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Copywriter battles the pink robots

AI-generated content has arrived, and will only get better. Should marketing copywriters be taking second career advice? Or will sparkling B2B writing always need the human touch?

Image of a robot hand typing on a keyboard

Not a word on this page was dreamt up by a machine. Honestly. 

But here’s the thing – would you know if it had? Suddenly the question is a lot harder to answer thanks to one shiny new platform. 

Engineers have been labouring for years to produce AI content generators that sound convincingly human. But very recently, OpenAI unveiled a new contender, ChatGPT, that’s changing the game. It’s available to all, and produces detailed long-form content in response to queries ranging from the basic (‘Describe a dog’) to the complex (‘Tell me a story in a gothic style featuring supernatural characters and media influencers’).  

Give ChatGPT a reasonably general business-related query (‘Explain the trends and challenges facing the modern packaging industry’) and within seconds it replies with clear, well-written content that captures the issues remarkably well.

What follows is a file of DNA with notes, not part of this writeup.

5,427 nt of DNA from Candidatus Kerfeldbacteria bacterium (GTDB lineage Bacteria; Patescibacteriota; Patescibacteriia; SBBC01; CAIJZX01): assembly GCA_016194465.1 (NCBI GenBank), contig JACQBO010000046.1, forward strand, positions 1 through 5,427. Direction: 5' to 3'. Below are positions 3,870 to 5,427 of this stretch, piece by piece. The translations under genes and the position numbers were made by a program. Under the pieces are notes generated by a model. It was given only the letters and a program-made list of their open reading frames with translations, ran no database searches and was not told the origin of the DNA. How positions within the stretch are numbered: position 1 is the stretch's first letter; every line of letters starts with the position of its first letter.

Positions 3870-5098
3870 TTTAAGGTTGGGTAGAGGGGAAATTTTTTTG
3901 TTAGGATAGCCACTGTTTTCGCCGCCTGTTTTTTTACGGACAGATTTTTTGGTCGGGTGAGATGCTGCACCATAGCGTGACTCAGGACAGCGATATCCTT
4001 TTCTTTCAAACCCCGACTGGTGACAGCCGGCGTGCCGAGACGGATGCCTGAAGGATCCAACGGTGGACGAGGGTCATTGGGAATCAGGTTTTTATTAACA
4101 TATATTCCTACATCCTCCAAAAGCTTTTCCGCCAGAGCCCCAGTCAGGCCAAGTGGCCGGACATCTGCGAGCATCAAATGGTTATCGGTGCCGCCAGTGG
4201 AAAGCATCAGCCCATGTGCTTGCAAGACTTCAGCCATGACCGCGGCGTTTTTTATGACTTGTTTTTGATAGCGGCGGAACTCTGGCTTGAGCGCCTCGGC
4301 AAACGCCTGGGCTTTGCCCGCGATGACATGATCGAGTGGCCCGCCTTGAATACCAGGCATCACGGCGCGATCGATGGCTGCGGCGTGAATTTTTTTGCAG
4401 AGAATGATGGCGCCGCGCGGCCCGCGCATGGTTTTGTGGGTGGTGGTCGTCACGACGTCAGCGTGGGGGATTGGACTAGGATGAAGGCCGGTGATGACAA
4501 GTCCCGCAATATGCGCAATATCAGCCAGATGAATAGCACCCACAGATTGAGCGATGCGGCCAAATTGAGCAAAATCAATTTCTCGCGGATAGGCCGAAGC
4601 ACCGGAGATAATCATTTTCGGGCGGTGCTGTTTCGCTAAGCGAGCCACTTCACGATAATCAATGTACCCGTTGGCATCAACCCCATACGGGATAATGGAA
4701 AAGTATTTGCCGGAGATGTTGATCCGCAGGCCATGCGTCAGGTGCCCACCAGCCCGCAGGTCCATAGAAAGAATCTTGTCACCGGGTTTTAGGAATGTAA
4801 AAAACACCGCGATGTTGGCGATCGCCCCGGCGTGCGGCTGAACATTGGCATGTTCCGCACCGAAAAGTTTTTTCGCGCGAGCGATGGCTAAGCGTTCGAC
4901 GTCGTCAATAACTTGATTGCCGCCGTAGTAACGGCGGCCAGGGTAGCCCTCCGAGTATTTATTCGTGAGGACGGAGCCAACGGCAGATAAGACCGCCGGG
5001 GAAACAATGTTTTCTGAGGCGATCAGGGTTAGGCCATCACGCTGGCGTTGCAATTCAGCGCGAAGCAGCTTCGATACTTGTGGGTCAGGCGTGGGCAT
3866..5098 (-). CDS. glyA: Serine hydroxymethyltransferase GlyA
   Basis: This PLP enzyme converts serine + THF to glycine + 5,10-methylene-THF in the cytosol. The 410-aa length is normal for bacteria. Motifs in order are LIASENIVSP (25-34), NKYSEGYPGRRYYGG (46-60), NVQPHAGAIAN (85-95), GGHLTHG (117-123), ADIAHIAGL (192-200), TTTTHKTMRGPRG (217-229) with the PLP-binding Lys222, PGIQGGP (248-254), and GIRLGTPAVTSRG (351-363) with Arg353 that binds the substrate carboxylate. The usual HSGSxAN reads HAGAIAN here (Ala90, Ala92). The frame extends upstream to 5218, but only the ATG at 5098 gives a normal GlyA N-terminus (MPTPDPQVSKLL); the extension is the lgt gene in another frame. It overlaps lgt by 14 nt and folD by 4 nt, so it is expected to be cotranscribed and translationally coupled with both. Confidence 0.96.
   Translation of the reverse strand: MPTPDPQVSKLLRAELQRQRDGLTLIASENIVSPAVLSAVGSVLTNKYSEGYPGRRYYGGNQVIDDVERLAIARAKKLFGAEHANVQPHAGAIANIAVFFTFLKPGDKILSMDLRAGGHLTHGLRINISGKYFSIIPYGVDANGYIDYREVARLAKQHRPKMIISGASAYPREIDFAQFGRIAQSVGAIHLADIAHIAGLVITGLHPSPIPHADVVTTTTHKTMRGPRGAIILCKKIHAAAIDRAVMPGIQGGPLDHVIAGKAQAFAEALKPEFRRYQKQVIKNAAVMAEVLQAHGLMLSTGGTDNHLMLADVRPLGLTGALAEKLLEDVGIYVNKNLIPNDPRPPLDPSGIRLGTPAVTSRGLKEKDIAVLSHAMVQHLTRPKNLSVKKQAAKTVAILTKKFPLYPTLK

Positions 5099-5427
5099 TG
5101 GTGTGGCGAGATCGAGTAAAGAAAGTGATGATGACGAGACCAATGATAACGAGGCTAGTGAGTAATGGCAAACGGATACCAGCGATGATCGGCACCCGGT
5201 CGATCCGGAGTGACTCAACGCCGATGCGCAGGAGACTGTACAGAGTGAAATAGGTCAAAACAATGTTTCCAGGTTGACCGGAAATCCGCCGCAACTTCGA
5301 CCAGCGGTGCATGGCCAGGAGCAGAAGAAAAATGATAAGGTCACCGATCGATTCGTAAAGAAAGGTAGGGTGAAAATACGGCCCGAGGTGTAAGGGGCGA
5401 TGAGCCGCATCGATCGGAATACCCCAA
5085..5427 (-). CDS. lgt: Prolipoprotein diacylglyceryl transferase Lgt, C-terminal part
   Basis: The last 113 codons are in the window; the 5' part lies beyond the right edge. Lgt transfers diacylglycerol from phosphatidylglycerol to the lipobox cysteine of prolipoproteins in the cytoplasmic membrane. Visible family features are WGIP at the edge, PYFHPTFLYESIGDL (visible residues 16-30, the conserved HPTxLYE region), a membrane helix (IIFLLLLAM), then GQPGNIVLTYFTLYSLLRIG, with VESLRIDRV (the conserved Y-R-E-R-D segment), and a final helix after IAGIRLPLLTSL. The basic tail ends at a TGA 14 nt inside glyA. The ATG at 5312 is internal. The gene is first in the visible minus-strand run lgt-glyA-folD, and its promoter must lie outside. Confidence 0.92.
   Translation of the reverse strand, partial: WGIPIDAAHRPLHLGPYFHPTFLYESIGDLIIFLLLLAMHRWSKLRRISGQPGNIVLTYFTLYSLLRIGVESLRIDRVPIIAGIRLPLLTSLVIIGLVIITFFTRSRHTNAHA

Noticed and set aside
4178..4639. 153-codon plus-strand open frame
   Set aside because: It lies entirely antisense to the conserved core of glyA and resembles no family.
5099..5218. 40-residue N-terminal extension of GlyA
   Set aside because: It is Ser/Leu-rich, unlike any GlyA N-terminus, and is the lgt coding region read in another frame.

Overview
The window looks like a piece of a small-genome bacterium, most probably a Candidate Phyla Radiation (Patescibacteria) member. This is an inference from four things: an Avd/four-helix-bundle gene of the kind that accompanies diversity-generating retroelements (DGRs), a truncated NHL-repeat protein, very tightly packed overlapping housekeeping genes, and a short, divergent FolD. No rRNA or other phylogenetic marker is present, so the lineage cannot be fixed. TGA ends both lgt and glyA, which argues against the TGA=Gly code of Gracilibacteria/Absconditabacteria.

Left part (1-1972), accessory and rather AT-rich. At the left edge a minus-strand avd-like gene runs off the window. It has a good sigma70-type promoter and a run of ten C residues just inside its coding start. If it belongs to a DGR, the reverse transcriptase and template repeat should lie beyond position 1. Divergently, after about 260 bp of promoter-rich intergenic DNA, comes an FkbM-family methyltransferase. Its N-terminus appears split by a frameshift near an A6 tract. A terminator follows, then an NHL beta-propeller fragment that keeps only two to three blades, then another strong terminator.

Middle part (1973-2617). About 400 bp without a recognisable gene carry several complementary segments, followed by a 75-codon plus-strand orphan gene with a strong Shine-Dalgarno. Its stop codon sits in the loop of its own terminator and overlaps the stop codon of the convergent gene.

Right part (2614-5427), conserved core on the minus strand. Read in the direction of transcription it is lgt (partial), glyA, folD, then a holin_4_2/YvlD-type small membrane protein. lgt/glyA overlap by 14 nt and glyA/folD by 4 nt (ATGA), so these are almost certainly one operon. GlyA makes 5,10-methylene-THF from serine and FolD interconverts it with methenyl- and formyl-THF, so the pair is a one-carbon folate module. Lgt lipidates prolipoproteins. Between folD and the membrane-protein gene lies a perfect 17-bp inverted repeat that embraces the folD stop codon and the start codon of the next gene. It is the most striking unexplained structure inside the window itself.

Under the bonnet of ChatGPT 

ChatGPT is a spectacular language system. It’s the latest release from OpenAI’s portfolio, which includes the image creation platform DALL-E. It’s been trained on colossal amounts of data from the internet, including conversations, and strongly driven by a machine learning technique called Reinforcement Learning from Human Feedback (RLHF). 

The result is a learning, evolving system that does much more than just imitate human language – it creates an internal representation of the ideas and concepts behind the words, and uses that to answer queries in a logical, rational way. 

In essence, it thinks.


Who needs writers anyway? 

The debate around what systems like ChatGPT will mean for writers has quickly snowballed. 

Just as AI art triggered furious discussion around the nature of art itself, journalists, novelists, poets and of course commercial content creators across the globe are now faced with existential questions around the future of writing. 

Will human writing ever be replaced? Will AI content-generators make copy and content producers redundant for good? 


A new age for B2B content? 

ChatGPT is not the only player in its field. Jasper, Rytr and are just a few of the other contenders available, with varying payment models attached. But ChatGPT has, in one launch, made AI content a much more serious proposition. Microsoft is in discussions to build ChatGPT into Bing very soon. 

Its depth of understanding and flexibility are extremely impressive. From a simple request it can delve into its ready-crawled data store and conjure lengthy drafts of content that are relevant and well-written on almost any subject. The word ‘retrieve’ is important here, because despite its intelligence, ChatGPT is still only as good as the information that has already been published in some form on the web.